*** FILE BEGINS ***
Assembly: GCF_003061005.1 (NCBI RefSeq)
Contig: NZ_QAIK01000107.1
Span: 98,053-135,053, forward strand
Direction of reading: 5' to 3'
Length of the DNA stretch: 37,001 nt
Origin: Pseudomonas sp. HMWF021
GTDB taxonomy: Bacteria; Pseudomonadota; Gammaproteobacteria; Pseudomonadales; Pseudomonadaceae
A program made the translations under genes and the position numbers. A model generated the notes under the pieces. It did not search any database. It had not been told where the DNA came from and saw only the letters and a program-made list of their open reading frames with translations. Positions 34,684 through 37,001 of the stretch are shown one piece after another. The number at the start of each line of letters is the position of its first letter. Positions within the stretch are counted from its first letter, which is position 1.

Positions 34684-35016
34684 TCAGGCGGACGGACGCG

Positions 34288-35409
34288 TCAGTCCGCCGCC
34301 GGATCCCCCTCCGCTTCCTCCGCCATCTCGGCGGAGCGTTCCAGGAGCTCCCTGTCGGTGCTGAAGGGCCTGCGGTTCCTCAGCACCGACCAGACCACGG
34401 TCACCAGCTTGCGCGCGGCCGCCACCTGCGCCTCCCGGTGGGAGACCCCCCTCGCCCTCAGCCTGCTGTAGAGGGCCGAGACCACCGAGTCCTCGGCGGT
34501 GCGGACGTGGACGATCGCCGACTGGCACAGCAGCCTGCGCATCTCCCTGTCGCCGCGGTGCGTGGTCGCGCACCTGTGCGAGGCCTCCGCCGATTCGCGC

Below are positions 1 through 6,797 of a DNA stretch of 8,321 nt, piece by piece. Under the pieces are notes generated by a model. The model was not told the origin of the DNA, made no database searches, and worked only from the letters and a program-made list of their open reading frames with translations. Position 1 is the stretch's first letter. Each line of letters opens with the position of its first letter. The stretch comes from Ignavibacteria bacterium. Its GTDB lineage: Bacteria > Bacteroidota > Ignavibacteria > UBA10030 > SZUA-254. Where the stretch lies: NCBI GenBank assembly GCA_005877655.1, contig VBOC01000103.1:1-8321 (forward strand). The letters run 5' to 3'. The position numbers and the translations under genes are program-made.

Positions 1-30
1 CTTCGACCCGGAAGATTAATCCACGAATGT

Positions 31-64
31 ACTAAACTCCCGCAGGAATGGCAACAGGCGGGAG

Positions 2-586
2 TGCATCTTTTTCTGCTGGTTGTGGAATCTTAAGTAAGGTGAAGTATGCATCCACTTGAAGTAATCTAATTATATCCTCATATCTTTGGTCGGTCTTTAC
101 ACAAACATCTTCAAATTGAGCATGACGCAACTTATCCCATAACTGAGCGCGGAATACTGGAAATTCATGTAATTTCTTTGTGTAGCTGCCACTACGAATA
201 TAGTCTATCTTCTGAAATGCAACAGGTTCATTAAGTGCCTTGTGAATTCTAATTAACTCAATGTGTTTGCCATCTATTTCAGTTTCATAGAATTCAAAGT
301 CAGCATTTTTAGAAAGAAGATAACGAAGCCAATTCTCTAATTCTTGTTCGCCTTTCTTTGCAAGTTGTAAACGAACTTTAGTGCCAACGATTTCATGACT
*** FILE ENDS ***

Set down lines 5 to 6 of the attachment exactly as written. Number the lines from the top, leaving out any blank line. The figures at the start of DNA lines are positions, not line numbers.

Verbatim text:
Length of the DNA stretch: 37,001 nt
Origin: Pseudomonas sp. HMWF021